China: a trade mark guide
This guide will tell you everything you need to know about trade marks in China, from registration to enforcement.
China has seen a rapid increase in its economic position, which has aided the growth of IP. Recent reforms to the Chinese IP laws have seen it draw aspects from the UK system to build on its own.
The Chinese system has similarities to the UK in the sense that trade mark registration is there to protect signs, shapes, logos and colours.
It is also the same in the fact that protection in a registered trade mark lasts for an initial ten years and can be renewed indefinitely every ten years after that.
However, the system itself does differ from the UK in regards to time periods and points of contact.
There are two ways in which you can register a trade mark in China.
The first way is through the Chinese domestic system which can take anything between two and four years.
The second way is through the Madrid Protocol, through which a foreign business can obtain a registration in approximately 18 months.
Of course, it seems the best course of action to register the mark is through the Madrid System; however this is a very expensive course of action.
It is always best to seek expert advice before making any decisions. The Trademarkroom has extensive expertise in registering international trade marks and can give you any guidance you may need to make the best decision for your business and your budget.
There are a number of options when looking to enforce you IP rights in China, with differing time scales and costs.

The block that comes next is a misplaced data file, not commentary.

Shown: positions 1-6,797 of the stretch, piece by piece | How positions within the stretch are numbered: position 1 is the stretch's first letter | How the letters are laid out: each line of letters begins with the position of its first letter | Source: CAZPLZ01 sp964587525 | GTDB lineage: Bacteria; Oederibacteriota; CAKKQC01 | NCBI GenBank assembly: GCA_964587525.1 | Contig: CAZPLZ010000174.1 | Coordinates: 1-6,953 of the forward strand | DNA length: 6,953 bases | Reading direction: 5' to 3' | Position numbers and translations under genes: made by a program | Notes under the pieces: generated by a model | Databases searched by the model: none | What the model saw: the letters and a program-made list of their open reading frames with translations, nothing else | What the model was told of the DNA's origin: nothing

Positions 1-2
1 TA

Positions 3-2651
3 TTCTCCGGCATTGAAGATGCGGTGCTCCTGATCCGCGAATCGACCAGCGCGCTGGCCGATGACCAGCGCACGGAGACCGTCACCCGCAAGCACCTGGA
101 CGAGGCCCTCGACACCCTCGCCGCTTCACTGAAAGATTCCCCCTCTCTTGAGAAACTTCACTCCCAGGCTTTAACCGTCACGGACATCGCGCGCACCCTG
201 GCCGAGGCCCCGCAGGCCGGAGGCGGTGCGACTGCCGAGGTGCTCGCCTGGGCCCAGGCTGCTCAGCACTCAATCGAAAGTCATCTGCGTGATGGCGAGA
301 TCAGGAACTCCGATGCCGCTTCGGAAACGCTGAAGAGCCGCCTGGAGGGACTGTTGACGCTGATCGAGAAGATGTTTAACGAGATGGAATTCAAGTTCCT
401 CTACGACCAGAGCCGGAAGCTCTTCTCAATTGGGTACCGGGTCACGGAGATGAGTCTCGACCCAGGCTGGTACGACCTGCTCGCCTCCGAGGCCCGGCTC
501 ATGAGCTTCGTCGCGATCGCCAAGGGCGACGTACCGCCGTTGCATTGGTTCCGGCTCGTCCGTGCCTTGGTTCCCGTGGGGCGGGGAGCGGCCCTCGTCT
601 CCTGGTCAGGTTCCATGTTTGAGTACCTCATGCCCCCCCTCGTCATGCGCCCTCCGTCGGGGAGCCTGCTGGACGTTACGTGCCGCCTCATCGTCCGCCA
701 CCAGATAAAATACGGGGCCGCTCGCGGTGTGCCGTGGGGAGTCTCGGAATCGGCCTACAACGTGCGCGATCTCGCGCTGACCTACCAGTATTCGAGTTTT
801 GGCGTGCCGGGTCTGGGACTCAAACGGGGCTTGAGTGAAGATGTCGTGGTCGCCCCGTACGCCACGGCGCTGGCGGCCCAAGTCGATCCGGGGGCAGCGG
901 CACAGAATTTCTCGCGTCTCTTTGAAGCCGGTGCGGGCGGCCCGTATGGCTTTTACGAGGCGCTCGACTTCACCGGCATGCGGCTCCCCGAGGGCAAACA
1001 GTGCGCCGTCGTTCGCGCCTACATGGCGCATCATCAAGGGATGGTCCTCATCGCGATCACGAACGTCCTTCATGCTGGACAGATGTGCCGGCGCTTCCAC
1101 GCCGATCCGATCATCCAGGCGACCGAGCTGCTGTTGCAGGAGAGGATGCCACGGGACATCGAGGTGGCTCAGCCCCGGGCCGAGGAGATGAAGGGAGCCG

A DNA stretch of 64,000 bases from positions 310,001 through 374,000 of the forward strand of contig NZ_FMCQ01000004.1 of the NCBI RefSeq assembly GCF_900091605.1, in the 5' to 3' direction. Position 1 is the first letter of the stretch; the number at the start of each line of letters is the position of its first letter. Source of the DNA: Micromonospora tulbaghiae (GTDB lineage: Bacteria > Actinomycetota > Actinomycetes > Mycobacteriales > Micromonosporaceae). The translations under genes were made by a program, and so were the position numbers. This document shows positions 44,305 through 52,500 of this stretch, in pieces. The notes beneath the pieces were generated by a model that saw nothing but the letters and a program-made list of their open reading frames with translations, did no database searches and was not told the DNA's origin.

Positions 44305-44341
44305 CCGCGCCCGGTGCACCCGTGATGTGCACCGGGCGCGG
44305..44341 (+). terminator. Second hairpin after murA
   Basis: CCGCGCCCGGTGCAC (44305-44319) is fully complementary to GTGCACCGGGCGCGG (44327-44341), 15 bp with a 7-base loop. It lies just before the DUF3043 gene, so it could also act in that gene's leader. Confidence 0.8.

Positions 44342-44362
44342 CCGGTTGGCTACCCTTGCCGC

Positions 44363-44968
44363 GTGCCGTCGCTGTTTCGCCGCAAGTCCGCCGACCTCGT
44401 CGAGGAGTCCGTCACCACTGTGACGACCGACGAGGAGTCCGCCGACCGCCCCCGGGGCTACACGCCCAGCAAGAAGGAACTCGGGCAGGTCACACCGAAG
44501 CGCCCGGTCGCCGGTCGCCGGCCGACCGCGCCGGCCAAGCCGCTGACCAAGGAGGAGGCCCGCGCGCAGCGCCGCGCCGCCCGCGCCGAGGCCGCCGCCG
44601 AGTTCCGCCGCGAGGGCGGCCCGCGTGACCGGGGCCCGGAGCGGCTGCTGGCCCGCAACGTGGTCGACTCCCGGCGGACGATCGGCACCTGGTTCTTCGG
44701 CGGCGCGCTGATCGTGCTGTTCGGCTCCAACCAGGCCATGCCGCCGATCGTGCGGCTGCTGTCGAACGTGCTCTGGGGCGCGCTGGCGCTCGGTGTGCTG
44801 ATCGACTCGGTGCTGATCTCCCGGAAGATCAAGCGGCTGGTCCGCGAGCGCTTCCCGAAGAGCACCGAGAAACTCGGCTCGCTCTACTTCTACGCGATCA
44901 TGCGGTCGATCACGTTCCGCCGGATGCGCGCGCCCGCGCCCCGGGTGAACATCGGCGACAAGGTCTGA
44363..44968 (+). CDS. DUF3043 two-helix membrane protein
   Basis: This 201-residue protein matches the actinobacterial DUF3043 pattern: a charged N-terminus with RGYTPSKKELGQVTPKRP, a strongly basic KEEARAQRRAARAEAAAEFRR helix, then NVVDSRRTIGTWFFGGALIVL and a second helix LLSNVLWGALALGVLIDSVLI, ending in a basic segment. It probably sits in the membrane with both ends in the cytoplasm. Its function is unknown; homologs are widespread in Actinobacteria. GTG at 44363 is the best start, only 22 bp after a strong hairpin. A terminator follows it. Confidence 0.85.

It is always recommended to first send a ‘cease and desist’ letter if you find someone is using your trade mark or one substantially similar without your permission.
In some cases this will be enough to stop the infringing parties’ actions and therefore can be a quick and cost effective way to put an end to the problem.
However, when this is not successful there are a number of options. These include administrative action and civil litigation.
Administrative action involves filing a complaint with the local office administrative office. In normal trade mark cases, this can be relatively straightforward especially if it is clear that the infringement has taken place. However, the more complicated the case, the less clear the administrative authorities powers are.
If the infringement is of a complicated nature, your best option may be to take civil litigation. This would involve starting an action in the IP tribunals. This can have a positive impact on the case as it can be seen as a clear deterrent to future infringers as well as the potential outcome of a damage award. However the big downside is the timescale. A case through civil litigation can take around 12 months, which of course can be costly.
There has been a rise in illegal counterfeiting with the rise of IP rights in China in recent years, therefore it is important that you are aware of this and are ready to take action.
For more information and guidance, contact The Trademarkroom today!
By Ellis Sweetenham